From there, Carlton overran Collingwood. In fact, they overran Collingwood through inaccuracy. If they’d kicked straight they could’ve won by seven goals or so. Collingwood just never had another look-in. Carlton were too good.
Years after the game, there were any number of reasons that were espoused as being the cause of or contributing to Collingwood’s loss. The most obvious was Collingwood’s hard run through the finals – being smashed by Geelong; then draining close matches against Fitzroy and Geelong, while Carlton had only the one match (in three weeks) – a comfortable victory against Geelong. Players also complained that Hafey – as was his wont – trained them way too hard in the lead-up to the Grand Final. Ricky Barham cited that they ran out of legs and couldn’t keep up with the fresher Carlton, and at three-quarter-time Carlton coach David Parkin and player Jimmy Buckley both crowed that Collingwood were exhausted. Carlton players have pointed out that Collingwood players were arguing at three-quarter time and recriminations were flying. Parkin spoke with the incredulity about the way Collingwood brought injured players (Moore and Barham) into the Grand Final – Moore largely ineffectual. Another bit of folklore is that at three-quarter-time, Collingwood administrator, Thorold Merrett, took a shot at Ricky Barham for not going hard enough at a contest. Tony Shaw claims it was deflating to team morale to have some suit – who’s watching the game from a private box – take a shot at the players who are busting a gut.
In the grand scheme of winning premierships, there are circumstances you can control, there are circumstances you can navigate, and then there are circumstances that you can do nothing about, or which you let control you.
There was an amalgamation of issues which hurt Collingwood’s chances, but the reality is they still had it in their power to win the game. They didn’t need to play Moore, (although Moore claims that depth was non-existent at the club, and worse than playing injured players). If Carlton players were getting violent, they could’ve taken a stand. And in terms of performances, far too many name players did very little or nothing.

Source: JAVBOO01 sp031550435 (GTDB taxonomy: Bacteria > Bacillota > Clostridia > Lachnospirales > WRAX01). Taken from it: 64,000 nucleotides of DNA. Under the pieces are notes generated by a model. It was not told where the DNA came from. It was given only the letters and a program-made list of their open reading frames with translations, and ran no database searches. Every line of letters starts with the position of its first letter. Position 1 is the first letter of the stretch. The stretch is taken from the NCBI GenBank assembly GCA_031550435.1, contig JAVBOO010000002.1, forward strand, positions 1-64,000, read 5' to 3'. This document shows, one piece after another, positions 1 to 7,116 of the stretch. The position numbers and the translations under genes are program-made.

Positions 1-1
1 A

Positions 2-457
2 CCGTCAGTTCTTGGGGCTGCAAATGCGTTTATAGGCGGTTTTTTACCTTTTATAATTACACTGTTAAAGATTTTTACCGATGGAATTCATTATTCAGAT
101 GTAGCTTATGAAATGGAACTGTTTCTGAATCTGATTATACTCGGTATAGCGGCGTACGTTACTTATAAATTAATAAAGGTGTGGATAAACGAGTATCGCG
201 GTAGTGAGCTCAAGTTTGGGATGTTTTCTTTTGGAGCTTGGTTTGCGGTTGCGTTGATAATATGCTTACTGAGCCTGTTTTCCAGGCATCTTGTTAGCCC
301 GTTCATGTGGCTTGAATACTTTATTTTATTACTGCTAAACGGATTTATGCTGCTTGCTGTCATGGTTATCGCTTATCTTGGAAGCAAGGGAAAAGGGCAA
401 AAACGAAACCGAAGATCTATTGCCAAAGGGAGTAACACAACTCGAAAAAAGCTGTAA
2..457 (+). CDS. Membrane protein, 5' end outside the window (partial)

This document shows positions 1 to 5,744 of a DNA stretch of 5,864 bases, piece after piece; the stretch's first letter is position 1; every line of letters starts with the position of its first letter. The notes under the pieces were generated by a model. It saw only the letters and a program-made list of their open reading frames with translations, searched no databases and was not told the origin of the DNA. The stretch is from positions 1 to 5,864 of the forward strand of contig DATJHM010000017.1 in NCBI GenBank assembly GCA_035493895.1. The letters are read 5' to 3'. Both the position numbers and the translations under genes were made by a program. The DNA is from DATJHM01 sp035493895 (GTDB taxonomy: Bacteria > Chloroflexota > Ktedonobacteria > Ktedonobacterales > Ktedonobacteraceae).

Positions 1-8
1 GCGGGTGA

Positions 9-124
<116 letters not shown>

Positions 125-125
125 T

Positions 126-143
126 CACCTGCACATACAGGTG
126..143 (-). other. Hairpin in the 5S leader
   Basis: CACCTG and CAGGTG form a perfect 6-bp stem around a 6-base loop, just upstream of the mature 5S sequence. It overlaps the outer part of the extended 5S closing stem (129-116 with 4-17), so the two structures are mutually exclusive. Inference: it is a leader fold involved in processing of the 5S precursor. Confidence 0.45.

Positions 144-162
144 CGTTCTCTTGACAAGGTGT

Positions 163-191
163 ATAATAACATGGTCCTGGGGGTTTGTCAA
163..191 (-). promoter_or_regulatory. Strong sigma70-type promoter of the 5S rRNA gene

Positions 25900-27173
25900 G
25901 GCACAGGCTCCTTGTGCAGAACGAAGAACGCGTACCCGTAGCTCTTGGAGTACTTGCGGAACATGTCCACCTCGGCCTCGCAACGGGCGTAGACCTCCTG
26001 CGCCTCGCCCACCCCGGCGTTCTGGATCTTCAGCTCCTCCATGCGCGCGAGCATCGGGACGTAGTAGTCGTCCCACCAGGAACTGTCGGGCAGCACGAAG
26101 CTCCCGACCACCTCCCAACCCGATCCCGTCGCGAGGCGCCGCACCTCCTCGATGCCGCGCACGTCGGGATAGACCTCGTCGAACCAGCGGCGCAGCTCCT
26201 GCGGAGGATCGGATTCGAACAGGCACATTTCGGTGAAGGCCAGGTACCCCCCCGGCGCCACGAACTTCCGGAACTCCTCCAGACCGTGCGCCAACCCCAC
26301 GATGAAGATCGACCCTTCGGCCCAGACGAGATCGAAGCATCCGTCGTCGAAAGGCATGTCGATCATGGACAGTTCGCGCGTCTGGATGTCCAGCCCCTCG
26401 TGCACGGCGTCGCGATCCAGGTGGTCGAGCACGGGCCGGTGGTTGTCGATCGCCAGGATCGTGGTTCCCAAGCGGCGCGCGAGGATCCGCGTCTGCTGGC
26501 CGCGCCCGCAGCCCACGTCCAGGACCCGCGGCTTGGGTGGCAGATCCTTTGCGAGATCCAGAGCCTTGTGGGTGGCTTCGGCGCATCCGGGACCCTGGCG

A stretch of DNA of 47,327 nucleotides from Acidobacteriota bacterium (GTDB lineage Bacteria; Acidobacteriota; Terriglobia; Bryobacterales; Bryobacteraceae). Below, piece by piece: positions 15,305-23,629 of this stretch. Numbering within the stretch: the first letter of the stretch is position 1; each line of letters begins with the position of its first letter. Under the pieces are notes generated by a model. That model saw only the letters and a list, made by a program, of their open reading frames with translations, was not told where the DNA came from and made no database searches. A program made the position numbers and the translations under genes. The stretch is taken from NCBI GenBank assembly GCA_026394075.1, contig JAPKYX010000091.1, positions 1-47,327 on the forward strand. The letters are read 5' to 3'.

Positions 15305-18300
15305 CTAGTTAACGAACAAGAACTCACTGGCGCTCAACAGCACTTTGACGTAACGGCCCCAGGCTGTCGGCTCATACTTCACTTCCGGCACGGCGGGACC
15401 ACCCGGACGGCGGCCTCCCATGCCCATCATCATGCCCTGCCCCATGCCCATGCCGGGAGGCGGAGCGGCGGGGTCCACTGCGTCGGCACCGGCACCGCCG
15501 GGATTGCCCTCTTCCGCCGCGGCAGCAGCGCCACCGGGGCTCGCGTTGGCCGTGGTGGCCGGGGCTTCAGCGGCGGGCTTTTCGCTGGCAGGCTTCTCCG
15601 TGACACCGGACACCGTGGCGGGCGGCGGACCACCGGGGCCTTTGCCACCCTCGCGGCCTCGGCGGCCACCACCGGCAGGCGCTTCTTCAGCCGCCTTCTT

As I was learning, there was always something at Collingwood: here, it was Thorold Merrett blasting Ricky Barham; in 1979 it was Wayne Harmes tapping the ball in from over the boundary; in 1977 it was Phil Carman’s suspension; in 1970 it was Peter McKenna and Des Tuddenham colliding and knocking one another out.
The other complaint is how average their teams have been. Even Peter Moore has said that no coach other than Tom Hafey would’ve carried Collingwood as far as he did. We lacked the star power when it matters, others have said – which might be true, but ignores the fact that we’ve still had the players to get us that far, we’ve had the players to win the other finals to put us in a Grand Final, and we’ve had the players to put us in winning positions in most of our Grand Final appearances since 1958 (64, 66, 70, 77, 79, and 81, with only 1960 and 1980 being the exceptions).
The truth is whenever the club is landed a violent blow, instead of riding it and rising up in spite of it and doing what’s required, they must worry about the wound being mortal – at least on some subconscious level – and spiral into a self-defeating realm where they insulate themselves with justification as to why they might fail.
1981 was just another example.
Carlton did what was required. Collingwood didn’t.
And it spelled the end of this Collingwood.